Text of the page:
Now, it’s crucial to remember that Friedman was merely providing his opinion in stating that Hanifin might be the guy that the Avalanche desire in a potential Duchene trade. If that’s indeed true and you were in Francis’ shoes, would you pull the trigger?

* – Note: reports from earlier this summer indicated that the Blue Jackets were dangling intriguing (yet frustrating) defenseman Ryan Murray as part of a potential package for Duchene.

Karlsson is back skating, but ‘we don’t want him to get too excited,’ says Boucher

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The good news? Erik Karlsson hit the ice to skate with his Ottawa Senators teammates on Saturday.

“Back at it,” is what the star defenseman wrote in an Instagram post, which included a photo of him on the ice in a blue jersey.

It’s certainly an exciting development for the Senators and their fans. Karlsson was a dominant player for Ottawa during the Stanley Cup playoffs despite playing with a foot injury that later required surgery, with an expected recovery time of four months.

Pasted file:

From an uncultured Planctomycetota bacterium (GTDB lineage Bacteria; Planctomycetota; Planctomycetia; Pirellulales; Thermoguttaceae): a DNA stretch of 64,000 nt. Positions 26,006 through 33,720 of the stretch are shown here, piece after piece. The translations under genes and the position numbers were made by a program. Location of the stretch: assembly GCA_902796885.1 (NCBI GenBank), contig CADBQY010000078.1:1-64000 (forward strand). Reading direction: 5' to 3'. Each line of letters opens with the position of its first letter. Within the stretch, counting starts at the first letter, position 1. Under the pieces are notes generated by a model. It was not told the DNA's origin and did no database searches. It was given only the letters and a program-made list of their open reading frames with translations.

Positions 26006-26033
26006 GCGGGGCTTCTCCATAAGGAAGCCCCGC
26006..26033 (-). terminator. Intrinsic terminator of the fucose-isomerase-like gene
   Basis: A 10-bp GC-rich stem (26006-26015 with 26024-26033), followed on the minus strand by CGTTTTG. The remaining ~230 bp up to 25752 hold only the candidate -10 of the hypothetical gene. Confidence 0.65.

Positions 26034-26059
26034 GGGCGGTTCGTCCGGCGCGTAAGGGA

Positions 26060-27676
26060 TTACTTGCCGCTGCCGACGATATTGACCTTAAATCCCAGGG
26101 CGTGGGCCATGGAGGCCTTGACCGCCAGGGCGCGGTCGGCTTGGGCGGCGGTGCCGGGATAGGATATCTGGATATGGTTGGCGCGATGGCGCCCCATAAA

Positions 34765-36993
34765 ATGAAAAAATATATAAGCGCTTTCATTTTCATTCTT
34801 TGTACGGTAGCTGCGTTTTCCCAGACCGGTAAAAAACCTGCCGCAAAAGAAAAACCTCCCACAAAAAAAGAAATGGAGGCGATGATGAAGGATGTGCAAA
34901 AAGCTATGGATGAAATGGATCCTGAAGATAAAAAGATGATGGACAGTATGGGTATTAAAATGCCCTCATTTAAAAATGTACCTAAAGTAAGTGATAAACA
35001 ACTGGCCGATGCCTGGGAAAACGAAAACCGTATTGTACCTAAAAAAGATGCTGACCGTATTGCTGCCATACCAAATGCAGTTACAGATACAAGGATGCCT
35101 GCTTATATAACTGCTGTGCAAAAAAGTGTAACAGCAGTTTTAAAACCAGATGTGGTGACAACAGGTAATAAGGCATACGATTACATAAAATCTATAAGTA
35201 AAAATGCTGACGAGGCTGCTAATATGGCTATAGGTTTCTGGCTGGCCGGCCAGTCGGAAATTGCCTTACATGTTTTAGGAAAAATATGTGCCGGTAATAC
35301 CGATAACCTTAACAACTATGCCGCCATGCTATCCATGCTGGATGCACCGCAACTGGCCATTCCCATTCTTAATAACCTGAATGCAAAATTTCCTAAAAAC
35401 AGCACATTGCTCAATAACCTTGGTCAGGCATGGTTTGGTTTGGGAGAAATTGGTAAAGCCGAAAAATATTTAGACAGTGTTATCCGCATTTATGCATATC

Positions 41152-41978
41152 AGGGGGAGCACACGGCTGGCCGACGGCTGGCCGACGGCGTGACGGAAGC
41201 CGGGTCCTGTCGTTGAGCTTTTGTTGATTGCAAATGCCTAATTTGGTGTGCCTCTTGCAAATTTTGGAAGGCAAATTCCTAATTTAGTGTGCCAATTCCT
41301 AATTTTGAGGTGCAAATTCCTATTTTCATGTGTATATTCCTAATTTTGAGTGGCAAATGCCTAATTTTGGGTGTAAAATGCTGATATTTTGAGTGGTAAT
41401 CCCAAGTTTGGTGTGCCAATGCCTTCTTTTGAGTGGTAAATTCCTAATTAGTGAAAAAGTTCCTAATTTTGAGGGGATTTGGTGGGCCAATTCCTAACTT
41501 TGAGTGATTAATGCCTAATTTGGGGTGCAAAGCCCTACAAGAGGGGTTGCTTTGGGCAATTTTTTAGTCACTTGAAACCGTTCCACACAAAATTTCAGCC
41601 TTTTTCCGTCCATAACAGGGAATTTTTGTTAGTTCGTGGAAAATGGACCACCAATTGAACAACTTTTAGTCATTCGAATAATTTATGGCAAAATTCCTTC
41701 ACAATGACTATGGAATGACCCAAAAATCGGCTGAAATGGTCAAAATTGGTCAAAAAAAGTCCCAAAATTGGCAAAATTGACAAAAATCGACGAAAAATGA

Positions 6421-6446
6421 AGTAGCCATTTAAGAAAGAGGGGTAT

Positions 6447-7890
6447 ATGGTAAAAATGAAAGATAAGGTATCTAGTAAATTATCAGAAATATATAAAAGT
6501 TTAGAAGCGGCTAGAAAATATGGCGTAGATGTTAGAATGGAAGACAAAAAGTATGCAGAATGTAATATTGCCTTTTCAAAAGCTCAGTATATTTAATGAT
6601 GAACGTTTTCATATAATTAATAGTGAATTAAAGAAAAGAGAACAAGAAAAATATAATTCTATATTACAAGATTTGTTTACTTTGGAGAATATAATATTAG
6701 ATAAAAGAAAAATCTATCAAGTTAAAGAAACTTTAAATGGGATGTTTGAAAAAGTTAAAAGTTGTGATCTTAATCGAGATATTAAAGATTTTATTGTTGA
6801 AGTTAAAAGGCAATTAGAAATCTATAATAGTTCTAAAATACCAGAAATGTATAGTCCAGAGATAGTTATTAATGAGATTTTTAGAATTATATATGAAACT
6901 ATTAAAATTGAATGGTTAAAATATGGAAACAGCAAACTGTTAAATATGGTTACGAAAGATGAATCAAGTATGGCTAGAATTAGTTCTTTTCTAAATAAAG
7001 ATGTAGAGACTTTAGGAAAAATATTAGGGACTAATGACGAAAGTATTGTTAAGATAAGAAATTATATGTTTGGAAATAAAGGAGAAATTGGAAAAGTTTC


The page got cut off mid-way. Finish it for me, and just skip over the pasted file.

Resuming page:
Head coach Guy Boucher, however, offered some cautionary words on Karlsson’s status. Basically, it’s exciting, but Boucher doesn’t want anyone — Karlsson included — to get too far ahead of themselves right now.

“It’s a positive thing, but we don’t want to get too excited. It’s a second step,” said Boucher, according to NHL.com.

“The first step was to let the therapists tell us when it was adequate to put him on the ice, because you need to get the flexibility and the strength off the ice before we could put [him] on the ice. Yesterday they apparently put the skates on to see how it felt and [went] very lightly on the ice, and they felt he was able this morning [to] get dressed and be with the boys.

“Basically, this is the second step, but there’s quite a few steps before we get to him playing. We don’t want him to get too excited.”

His status for the Senators’ season opener against the Washington Capitals on Oct. 5 has been up in the air since he underwent the operation. Karlsson admitted earlier this month that he wasn’t sure if he’d be ready for that game.